I have presented some results produced by code written in MATLAB and Python. The blue points are the Poisson points on the sphere. I have used a surface plot (with clear faces) to illustrate the underling sphere in black.



Note: The aspect ratio in 3-D Python plots tends to squash the sphere slightly, but it is a sphere.


The code for all my posts is located online here. For this post, the code in MATLAB and Python is here.  In Python I used the library mpl_toolkits for doing 3-D plots.

Poisson point process inside the sphere

Perhaps you want to simulate a Poisson point process inside the ball.  There are different ways we can do this, but I will describe just one way, which builds off Method 1 for positioning the points uniformly. (In a later post, I will modify Method 2, giving a way to uniformly position points inside the ball.)

For this simulation method, you need to make two simple modifications to the simulation procedure.

Number of points

The number of points of a Poisson point process inside a sphere of radius \(r>0\) is a Poisson random variable with mean \(\lambda V_3\), where \(V_3=4\pi r^3\) is the volume of the sphere.

Locations of points

We will modify Method 1 as outlined above. To sample the points uniformly in the sphere, you need to generate uniform variables on the unit interval \((0,1)\), take their cubic roots, and then, multiply them by the radius \(r\). (This is akin to the step of taking the square root in the disk setting.) The random variables for the angular coordinates are generated as before.

Further reading

I recommend this blog post, which discusses different methods for randomly placing points on spheres and inside spheres (or, rather, balls) in a uniform manner.  (Embedded in two dimensions, a sphere is a circle and a ball is a disk.)

Our Method 2 for positioning points uniformly, which uses normal variables, comes from the paper:

  • 1959, Muller, A note on a method for generating points uniformly on n-dimensional spheres.

This sampling method relies upon old observations that normal variables are connected to spheres and circles. I also found this post on a similar topic. Perhaps not surprisingly, the above paper is written by the same Muller behind the Box-Muller method for sampling normal random variables.

Update: The connection between the normal distribution and rotational symmetry has been the subject of some recent 3Blue1Brown videos on YouTube.

Here is some sample Python code for creating a 3-D scatter plot.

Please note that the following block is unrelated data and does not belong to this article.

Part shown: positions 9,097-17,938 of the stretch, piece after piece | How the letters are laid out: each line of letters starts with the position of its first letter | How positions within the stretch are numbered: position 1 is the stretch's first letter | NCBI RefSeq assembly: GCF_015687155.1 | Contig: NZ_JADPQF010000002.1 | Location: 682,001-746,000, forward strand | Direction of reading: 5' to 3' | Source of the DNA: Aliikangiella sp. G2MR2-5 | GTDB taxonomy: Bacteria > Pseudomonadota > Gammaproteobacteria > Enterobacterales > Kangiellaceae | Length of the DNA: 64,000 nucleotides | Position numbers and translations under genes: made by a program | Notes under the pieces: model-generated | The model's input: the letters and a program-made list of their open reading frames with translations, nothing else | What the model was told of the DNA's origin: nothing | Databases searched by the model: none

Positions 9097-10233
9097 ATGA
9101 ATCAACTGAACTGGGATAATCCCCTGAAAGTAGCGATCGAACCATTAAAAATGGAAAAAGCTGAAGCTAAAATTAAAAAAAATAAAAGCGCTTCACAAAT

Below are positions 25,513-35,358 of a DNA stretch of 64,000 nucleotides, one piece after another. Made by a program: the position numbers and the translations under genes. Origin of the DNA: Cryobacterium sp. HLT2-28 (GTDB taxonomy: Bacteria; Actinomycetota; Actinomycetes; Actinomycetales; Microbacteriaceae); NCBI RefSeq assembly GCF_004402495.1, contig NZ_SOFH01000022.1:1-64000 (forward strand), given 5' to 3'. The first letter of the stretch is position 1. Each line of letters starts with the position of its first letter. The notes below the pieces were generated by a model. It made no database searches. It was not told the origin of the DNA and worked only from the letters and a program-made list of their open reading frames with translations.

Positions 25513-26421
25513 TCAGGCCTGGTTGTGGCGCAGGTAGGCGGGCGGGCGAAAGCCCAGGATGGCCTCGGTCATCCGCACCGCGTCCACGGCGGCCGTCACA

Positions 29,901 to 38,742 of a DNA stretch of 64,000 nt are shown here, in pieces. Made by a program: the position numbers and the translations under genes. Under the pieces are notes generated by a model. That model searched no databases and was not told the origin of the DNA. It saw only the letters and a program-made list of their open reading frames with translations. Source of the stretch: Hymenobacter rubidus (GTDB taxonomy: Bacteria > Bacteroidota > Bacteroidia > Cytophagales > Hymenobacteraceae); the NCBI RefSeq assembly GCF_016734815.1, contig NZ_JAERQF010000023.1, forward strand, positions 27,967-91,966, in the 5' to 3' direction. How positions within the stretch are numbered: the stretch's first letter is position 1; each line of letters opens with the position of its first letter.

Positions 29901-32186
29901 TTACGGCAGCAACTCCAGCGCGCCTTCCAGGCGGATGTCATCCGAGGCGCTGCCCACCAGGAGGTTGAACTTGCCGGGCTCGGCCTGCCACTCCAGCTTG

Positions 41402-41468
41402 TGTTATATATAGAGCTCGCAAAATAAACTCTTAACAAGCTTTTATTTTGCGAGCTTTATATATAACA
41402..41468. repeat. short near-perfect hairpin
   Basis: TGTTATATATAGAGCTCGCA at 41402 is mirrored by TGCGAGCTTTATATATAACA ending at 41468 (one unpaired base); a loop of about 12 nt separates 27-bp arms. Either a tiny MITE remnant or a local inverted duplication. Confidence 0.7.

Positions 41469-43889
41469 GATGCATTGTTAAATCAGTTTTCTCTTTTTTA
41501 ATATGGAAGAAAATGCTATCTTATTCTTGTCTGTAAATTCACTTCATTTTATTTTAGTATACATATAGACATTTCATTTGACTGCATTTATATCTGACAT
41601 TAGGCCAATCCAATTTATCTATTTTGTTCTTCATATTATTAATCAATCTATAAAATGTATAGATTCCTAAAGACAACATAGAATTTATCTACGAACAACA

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14 thoughts on “Simulating a Poisson point process on a sphere”

  1. Hi. Why don’t you use the correct polar angle generator, which takes into account the fact that the elementary area on a sphere depends on the cosine of polar angle? If you do lots of points you will see that they are concentrated near poles, which is not a uniform poisson process. The correct algorithm should be something like theta=np.arccos(U*2-1), where U is a uniform between 0 and 1.

    1. Thank you, Sergei. Good point. I was concentrating more on the second approach, so I missed that mistake. I’ve updated the method.

  2. Thanks for posting this. Very useful to me in my current stage of research

    If you want to make the python plot look more like the MATLAB plot you can use these settings to set the aspect ratio to 1×1:
    ## Plotting
    fig = plt.figure(figsize=plt.figaspect(1)*2)
    ax = plt.gca(projection=’3d’, proj_type = ‘ortho’)

    Do you have any recommendations for implementing the K-function for points on a spherical surface?

    1. Thank you, Ulysses, for your Python suggestion. I’ve updated that code.

      As for (Ripley’s) K-function on spheres, well, whenever it’s spatial statistics, I look at Adrian Baddeley’s spatstat library in R, which is pretty well the best spatial statistics package around. For example:

      Note: “the theoretical value K(r) = 2 * pi * (1 – cos(r)) for a stationary Poisson process (where r is in radians).”

      I imagine that the analytic result just falls out of the definition of the K function, which I believe is the second factorial moment measure with the test set, in this case, being a ball/disk on the sphere, meaning a spherical cap.

      I hope that helps. Let me now if you need more help.

      1. This is great. I got the K-function working on spherical surface data.

        I do have one question that maybe you can help me with.
        Are you aware of how to replicate the L-function on a sphere?

        I know for a planar process L(r) = sqrt(K(r)/pi) -r
        because that normalizes K(r) = pi*r^2 and sets the theoretical function to =0.

        However, if K(r) = 2*pi*(1-cos(r)) on a sphere,
        does that mean L(r) = acos(1-(K(r)/(2*pi)))-r?

        I haven’t found a reference in the literature that explains how to calculate the L-function on a sphere. When I do this in r it looks somewhat plausible except it is missing the characteristic inhibition/regularization that is common in the beginning of planar L-functions.